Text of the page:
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Aussie researchers join the support of new drugs battling COVID-19

Aussie researchers join the support of new drugs battling COVID-19

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SYDNEY, Jan. 14 (Xinhua) — Several new drugs to treat COVID-19 patients have been recommended by an international panel of medical experts including from Australia.

The World Health Organization (WHO) Guideline Development Group, which includes researchers from the Royal Melbourne Hospital, published their findings in the BMJ medical trade journal on Friday.

The report, based on results from seven trials involving more than 4,000 patients with non-severe, severe and critical COVID-19 infections, showed that the drug baricitinib, in combination with a group of anti-inflammatory drugs called corticosteroids, improved the survival rate of severe and critical cases and reduced their need for ventilation.

Baricitinib is a type of drug known as a Janus kinase (JAK) inhibitor and is usually used to treat rheumatoid arthritis.

The researchers say another arthritis drug, interleukin-6 (IL-6), could also be used to treat COVID-19, however, trials of two other JAK inhibitors, ruxolitinib and tofacitinib, had failed to show benefits against the disease, with tofacitinib even possibly causing serious side effects.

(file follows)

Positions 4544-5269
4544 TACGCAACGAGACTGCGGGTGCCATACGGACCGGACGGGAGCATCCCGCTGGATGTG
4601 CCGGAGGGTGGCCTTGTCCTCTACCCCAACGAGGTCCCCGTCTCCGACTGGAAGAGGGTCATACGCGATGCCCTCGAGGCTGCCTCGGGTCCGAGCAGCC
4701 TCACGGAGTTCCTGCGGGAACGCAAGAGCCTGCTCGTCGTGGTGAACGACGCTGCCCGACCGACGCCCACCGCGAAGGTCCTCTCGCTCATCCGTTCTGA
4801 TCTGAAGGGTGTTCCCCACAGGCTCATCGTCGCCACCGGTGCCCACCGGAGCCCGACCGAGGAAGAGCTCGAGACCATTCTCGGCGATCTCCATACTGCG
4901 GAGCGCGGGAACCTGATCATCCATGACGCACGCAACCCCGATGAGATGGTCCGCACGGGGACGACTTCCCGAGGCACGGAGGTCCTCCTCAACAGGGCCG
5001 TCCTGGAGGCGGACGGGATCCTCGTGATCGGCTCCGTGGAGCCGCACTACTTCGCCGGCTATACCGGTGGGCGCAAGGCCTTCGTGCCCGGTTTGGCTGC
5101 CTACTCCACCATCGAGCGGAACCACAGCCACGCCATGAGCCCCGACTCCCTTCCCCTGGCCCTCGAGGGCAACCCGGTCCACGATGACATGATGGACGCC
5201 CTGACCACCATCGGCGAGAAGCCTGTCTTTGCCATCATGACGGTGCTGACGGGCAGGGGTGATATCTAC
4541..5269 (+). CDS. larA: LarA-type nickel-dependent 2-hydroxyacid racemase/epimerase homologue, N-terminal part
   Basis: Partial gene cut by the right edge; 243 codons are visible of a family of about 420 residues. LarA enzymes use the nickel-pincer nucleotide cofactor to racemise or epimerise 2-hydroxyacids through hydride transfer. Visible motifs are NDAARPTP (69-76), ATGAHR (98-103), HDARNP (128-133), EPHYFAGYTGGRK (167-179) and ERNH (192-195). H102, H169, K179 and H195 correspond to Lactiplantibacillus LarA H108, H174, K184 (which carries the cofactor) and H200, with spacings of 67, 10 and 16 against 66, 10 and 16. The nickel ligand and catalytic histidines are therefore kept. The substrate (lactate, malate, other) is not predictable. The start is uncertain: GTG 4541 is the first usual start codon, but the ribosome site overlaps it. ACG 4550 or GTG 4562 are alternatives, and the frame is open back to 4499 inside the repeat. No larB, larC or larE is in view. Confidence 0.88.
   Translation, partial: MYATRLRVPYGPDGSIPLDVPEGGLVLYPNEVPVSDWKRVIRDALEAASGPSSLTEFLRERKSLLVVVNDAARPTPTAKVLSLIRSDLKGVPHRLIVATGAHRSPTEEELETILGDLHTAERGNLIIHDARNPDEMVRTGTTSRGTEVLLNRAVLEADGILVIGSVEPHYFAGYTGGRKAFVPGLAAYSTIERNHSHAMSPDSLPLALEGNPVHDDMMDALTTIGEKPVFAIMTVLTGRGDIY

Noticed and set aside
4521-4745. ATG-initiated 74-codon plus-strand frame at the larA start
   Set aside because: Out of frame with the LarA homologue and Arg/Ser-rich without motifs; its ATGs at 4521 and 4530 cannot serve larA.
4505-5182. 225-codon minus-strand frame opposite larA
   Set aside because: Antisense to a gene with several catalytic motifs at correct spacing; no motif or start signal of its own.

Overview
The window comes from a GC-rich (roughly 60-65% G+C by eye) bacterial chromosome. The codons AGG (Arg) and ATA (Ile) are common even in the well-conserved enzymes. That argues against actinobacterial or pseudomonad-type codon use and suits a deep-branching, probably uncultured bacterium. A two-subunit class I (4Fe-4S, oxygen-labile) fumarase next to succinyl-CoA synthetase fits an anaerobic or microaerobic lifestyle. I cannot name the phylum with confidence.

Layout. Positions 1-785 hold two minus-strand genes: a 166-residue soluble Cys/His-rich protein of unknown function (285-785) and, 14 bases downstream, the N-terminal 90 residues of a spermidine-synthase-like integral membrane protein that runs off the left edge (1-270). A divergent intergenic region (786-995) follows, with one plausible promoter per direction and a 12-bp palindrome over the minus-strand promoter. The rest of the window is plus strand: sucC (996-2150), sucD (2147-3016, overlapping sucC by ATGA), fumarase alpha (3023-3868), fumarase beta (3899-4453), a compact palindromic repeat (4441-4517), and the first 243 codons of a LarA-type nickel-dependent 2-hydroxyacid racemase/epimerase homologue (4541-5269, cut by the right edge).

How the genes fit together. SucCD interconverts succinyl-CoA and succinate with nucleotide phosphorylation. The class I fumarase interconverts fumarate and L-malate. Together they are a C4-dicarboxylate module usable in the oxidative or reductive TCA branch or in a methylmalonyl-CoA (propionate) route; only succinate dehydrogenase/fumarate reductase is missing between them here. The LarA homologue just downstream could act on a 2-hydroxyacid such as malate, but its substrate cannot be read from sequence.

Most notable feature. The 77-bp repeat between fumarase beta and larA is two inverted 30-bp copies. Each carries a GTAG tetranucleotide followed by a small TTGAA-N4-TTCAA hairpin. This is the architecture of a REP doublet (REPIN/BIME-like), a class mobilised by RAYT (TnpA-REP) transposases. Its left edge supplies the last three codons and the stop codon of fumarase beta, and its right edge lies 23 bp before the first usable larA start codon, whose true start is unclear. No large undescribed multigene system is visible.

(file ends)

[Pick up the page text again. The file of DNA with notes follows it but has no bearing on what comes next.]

The WHO team has also made a “conditional recommendation” for the use of the monoclonal antibody (MAB) sotrovimab in cases of COVID-19 where patients are at risk of being hospitalized.

A similar recommendation has been made by the WHO for another MAB drug, casirivimab-imdevimab. The experts note, however, there is, to date, insufficient data to recommend one MAB treatment over another.

The experts also acknowledge the effectiveness of MABs against new COVID-19 variants such as Omicron remain uncertain and they will update their guidelines when additional data becomes available.

The report, which they describe as “living guidelines”, aims to help doctors make better decisions with COVID-19 patients.

Living guidelines are useful in fast-moving research areas such as COVID-19 because they allow researchers to update previously peer-reviewed evidence summaries as new information becomes available.

 


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